Originally published on agiloft.com
How to analyse a contract
Everyone wants more data and analytics to help drive smarter decisions. To achieve this end, many companies have become increasingly creative to get the information that they are after. Still, one of the most data-rich resources in your organization may be overlooked: contracts.
As the bedrock of business, contracts are a goldmine of information. Capturing every transaction, customer, vendor and all potential partnerships—contracts are a read-receipt of what is happening in the business. Contract lifecycle management (CLM) software can help companies view this data in aggregate and recognize important patterns. They can also leverage artificial intelligence (AI) and machine learning to reduce the amount of manual work needed to create value from contract data.
What goes into contracts determines what comes out in the business
Some of the areas where contract management software has proven most effective in resolving problems relates to the language in the contracts themselves. If your contract language does not reflect the current state of your company or current laws and regulations, then you have an inaccurate view of your business state.
For example, if contract clauses lack specific language, this could expose your business to unwanted breaches and unforeseen outcomes. It’s possible that the legal team has taken the time to draft the exact right clause to suit each precise need but the work may not have been done to ensure that these versions are used in their correct context for all future contracts.
This same issue can extend to protection around liabilities, and limited or missing language on terminations. Another area of exposure relates to contracts that are conflicting—agreements that are exclusive or require disclosure among parties that have not been fully met. These put the organization in regulatory or legal trouble; at a minimum they are a threat to the on-going success of that business relationship.
Contract management software addresses all of these concerns by increasing visibility of all contract data across the organization and ensuring that contract templates and clause libraries are in use. Users can easily run contract analysis reports to assess threats and determine which contracts fall outside the bounds of the organization’s requirements.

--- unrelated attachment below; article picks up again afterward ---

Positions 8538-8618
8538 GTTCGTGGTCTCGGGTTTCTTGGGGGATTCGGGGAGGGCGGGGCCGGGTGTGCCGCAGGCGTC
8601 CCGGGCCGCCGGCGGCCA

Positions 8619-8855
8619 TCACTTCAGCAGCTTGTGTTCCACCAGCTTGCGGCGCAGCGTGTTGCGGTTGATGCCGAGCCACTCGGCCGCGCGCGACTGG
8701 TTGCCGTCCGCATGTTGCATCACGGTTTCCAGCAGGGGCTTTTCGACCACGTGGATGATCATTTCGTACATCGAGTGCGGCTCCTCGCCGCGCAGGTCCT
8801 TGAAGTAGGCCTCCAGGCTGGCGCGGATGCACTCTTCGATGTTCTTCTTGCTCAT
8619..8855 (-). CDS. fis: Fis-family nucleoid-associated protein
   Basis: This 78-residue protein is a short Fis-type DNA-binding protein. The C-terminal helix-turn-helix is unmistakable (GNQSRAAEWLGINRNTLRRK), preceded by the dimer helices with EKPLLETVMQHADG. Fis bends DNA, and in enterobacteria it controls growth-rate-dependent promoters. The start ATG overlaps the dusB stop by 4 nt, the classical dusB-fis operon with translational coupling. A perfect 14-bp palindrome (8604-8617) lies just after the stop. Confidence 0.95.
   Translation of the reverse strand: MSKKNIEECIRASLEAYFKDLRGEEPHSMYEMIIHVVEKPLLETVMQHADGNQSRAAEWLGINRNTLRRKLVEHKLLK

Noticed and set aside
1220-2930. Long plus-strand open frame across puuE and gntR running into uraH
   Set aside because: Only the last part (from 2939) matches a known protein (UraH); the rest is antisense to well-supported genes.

Analysis of the contract lifecycle reveals problems and offers fixes
Before you can accurately analyze a contract lifecycle, you need a way of capturing every step of that lifecycle. Without a contract management solution, companies are prone to have a misconception of those steps and the responsibilities associated with them. This leads to challenges in executing to timely approvals, ownership of renewal dates and ensuring that the right agreements are discontinued. On the procurement side of the house, it can result in failing to build in new performance requirements that would address vendor concerns or hold the vendor to better standards.
A CLM offers tools that automate all of the workflows associated with initiating, approving, and monitoring. The result is a reduction in purchasing cost, accelerated sales cycles, and visibility of legal and compliance threats.
Artificial intelligence leads to real-time operating intelligence
Once you have an accurate picture of your processes from a CLM, the real fun begins. The system’s AI obtains totals and can report out on each agreement, document, and other data. If your solution offers the right integration, Alexa, and other voice assistants, can assist in the process. For example, you could say: “Alexa, search for what agreements are due for renewal next month.” Without having to conduct a manual count, the user has the data-based analytics that they need in minutes.